Last night, I met a legend. Tim Berners Lee, the inventor of the World Wide Web. He delivered the keynote speech at the official opening of the International Telecoms Week 2014 and had some very interesting things to say.
What I find really interesting is that Tim Berners Lee invented the World Wide Web because he needed to. At the time he was working at CERN and needed a way to keep track of ever-expanding projects. So he took some existing ideas – internet and hypertext – and came up with an idea that solved his problem. And in the process, he changed the world.
Given all that´s happened since then, Tim Berners Lee said he didn´t feel particulary grown up in the sense of still feeling very excited about what´s going to happen next.
His recommendation was really to cultivate “stretch friends”. Stating that “A better society is one that encourages innovation. If it is restricted by our own imagination, then we´ve lost”.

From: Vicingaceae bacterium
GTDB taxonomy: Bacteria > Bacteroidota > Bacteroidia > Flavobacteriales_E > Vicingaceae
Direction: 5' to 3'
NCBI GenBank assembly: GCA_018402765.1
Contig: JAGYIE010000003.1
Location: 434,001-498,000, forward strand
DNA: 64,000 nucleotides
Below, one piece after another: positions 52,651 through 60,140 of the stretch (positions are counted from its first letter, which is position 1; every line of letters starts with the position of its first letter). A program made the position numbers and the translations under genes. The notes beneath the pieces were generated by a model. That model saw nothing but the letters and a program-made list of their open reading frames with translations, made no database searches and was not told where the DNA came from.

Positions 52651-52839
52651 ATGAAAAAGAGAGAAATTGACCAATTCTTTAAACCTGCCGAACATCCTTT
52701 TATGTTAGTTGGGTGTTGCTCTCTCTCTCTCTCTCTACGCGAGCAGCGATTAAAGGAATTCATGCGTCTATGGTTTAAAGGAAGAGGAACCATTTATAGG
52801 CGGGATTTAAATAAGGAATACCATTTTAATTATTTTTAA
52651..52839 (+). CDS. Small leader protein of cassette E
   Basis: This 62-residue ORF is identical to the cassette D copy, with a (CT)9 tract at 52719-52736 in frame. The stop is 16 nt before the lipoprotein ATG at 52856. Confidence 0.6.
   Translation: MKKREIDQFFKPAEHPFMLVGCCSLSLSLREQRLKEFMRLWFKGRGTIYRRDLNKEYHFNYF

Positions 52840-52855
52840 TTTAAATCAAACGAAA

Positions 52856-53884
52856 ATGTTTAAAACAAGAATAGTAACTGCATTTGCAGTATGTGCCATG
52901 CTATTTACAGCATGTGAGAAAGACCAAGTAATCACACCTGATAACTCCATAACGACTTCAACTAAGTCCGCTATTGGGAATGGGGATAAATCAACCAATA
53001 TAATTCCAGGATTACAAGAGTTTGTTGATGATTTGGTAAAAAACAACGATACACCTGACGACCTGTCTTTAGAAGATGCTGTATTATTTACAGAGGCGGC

Innovation is rarely a bolt from the blue that is unrelated to anything that has come before. More often, it is the evolution of existing ideas adapted to new end-user demands. That is very much the case in our industry.
Since Tim Berners Lee invented the web 25 years ago, the fundamentals of what we do haven’t changed. What has changed is the scale. Ever-growing demand requires constant innovation.
And it’s a challenge that we welcome. From being the first carrier to sell wavelengths in 1998 to breaking the terabit barrier in 2011, we’re constantly innovating. And we’re not planning on stopping anytime soon as demonstrated by the recent launch of an industry-first managed DRX-solution enabling 4G roaming for operators.
This is Anywhereization
Always-on connectivity is eliminating the gap between here and there. We call this trend Anywhereization. And it’s changing the way we do everything
Anywhereization is not just a technological phenomenon. We are witnessing the demise of distance. Our shopping habits, entertainment and even relationships have become truly global. With increasing reliance on the cloud, and in a world where @ and # are hard currency, ubiquitous connectivity is no longer a luxury – even at the basecamp on Mount Everest.